Oklahoma County Jail employees are jumping ship

It’s no secret that the Oklahoma County Jail is a sinking clusterfuck all across the board. Between a crumbling building, prisoners being locked up without being sentenced (or even getting lost altogether in the system), the presence of ICE agents, and several deaths, there isn’t much that the jail is doing well now.

On top of all the structural and administrative problems, now the people who actually work there are leaving en masse. After the county commissioners voted to install a trust to monitor goings-on at the jail, and elected an administrator last week, apparently many workers are just saying, “Screw this, I’ve had enough.

Here’s details from Fox 25:

At least three dozen senior staff and certified officers working for the Oklahoma County Sheriff’s Office have resigned or retired so far this month.

Public information officer Mark Myers, with the Oklahoma County Sheriff’s Office, the departures are due to uncertainty surrounding the Oklahoma County Jail Trust and future jail administrator.


Myers said a resolution (No. 02-19) adopted Monday by the trust is what is upsetting employees and has many questioning their benefits.

Part of the resolution reads, “The Authority hereby states its intention to take actions to ensure that detention officers, as a group, are afforded employment security and retirement and health benefits comparable to those that they currently enjoy as Oklahoma county employees at such time as the Authority assumes operation of the Oklahoma County Detention Center.”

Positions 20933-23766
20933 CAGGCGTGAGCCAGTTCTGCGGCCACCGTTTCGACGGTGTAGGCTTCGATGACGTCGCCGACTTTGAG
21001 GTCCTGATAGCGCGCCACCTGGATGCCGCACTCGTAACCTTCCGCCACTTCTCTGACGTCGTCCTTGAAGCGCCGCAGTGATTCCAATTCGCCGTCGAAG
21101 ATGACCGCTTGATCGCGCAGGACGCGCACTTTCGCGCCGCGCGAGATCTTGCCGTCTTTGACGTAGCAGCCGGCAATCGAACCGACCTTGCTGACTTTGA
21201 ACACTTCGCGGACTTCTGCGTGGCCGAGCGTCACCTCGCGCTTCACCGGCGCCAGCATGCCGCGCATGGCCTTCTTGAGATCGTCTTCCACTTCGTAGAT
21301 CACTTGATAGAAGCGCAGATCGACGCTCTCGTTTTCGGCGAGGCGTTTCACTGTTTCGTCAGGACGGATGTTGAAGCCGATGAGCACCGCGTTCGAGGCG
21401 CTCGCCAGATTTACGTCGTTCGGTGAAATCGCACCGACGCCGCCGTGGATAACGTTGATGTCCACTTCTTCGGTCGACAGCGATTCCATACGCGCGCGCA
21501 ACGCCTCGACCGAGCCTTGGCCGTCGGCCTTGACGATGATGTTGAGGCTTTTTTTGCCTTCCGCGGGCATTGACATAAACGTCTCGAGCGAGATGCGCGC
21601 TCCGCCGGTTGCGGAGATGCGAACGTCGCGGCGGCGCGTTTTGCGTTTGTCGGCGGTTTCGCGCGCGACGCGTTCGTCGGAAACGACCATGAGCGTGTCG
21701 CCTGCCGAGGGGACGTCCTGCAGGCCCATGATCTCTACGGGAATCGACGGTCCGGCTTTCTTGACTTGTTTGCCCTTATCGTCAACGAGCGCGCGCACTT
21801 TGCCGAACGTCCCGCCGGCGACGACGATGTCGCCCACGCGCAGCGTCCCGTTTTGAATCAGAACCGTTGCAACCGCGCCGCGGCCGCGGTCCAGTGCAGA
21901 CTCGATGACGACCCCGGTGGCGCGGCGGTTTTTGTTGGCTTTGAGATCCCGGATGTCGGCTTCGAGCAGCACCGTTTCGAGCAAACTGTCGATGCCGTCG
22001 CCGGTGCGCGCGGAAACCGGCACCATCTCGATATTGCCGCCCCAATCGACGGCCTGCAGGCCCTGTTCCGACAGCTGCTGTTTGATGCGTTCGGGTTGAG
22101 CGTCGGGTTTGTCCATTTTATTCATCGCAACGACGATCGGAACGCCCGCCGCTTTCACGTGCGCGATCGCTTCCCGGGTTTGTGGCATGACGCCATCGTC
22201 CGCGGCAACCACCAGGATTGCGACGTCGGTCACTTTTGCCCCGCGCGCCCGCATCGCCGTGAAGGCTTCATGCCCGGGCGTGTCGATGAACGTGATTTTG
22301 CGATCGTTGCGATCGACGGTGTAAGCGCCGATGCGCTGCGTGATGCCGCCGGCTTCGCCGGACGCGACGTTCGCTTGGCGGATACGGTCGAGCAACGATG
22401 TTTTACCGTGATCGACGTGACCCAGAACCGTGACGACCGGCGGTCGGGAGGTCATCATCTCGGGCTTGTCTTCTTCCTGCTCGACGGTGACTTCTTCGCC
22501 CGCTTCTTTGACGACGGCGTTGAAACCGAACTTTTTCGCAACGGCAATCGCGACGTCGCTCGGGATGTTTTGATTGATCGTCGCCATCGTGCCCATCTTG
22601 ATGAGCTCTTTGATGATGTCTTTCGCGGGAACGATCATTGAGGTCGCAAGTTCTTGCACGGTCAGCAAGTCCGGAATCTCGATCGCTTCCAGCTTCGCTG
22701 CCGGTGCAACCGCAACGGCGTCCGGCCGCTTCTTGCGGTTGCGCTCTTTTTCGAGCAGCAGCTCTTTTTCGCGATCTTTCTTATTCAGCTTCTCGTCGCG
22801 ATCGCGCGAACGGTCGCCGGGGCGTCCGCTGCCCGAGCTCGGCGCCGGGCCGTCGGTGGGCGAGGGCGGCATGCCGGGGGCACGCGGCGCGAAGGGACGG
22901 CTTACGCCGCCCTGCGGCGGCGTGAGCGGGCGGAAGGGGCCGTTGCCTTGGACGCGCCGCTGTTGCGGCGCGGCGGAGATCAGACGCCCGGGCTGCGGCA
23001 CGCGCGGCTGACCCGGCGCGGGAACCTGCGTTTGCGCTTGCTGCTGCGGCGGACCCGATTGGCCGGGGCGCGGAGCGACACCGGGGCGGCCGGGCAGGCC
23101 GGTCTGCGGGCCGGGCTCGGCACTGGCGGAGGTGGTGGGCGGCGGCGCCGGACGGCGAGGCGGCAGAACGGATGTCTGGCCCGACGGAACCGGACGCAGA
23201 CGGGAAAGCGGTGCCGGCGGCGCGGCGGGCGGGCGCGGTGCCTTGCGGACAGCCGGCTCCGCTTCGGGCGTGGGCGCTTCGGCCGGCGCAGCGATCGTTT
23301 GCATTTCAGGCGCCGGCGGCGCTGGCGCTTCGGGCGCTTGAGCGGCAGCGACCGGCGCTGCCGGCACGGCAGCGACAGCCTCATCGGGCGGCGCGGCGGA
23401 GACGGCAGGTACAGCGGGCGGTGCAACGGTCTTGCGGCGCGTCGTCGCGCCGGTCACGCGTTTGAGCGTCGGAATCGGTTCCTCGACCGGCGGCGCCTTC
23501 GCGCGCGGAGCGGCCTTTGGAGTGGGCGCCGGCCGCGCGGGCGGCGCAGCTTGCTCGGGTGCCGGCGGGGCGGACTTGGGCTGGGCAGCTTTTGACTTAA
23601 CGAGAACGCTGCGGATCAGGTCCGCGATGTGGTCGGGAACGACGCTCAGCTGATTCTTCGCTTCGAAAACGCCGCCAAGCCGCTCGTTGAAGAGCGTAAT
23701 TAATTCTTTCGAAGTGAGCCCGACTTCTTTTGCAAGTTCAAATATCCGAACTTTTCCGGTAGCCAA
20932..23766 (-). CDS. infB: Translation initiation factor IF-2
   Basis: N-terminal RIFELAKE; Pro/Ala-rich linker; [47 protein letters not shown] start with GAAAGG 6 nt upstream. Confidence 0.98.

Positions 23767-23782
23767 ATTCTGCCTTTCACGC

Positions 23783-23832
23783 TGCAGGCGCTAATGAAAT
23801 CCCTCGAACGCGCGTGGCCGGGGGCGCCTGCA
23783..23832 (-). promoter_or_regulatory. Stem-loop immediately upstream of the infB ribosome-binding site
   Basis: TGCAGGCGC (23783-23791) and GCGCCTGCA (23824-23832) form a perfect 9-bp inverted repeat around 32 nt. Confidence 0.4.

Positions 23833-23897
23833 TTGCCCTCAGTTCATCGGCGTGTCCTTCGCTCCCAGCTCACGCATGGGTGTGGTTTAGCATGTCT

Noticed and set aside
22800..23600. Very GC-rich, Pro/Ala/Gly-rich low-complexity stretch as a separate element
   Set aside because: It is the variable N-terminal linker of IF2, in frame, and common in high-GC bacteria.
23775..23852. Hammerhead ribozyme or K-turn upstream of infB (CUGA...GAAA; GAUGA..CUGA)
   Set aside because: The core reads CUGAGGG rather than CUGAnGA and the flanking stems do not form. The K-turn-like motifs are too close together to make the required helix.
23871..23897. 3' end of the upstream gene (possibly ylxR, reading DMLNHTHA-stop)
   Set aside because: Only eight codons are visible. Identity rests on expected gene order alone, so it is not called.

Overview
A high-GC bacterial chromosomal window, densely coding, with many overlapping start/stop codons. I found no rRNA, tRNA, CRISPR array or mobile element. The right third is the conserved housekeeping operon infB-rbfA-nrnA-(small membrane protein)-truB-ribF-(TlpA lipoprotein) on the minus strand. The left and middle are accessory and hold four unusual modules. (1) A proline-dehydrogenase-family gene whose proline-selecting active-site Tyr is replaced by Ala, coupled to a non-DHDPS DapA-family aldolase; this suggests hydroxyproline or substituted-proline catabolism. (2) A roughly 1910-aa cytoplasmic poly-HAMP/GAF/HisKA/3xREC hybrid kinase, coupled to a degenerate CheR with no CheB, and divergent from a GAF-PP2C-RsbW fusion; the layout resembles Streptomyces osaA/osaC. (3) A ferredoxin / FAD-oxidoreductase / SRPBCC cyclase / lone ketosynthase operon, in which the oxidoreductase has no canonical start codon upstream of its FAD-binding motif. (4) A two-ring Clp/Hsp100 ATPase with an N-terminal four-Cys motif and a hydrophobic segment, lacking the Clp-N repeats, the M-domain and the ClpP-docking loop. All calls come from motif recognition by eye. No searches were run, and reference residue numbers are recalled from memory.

“But what does that mean? One of the great things working at OKC is the benefits. It’s not the pay,” Myers said. “We’re finding that people who have the years and can retire on the current county benefits, they’re doing that because they don’t want to wait around to see what this comparable benefits package is.”

It seems like there’s something else going on underneath the surface here. Maybe it’s because I’m used to not having any workplace benefits, but why would you go ahead and give up what you’ve already got over just the suspicion that they might change?

Perhaps its loyalty to Sheriff Taylor, who inherited the jail after Sheriff John Whetsel was in charge of the joint for decades? That seems like a stretch, because I distrust anyone who is hyperloyal to their workplace authority figure, but I also just distrust cops anyways so who knows what their motivation is. Taylor is obviously upset that his grip of power on the jail is becoming neutered, but if he wanted to retain control on operations, maybe he could have done a better fuckin’ job.

Personally, I think the installation of the trust appears to be a good thing. It’s always a positive to have outside oversight of a center where people are being detained. When said detention center is keeping people locked up in deplorable conditions without them receiving due process, maybe it’s time to kick out the old guards (no pun intended) and try something new.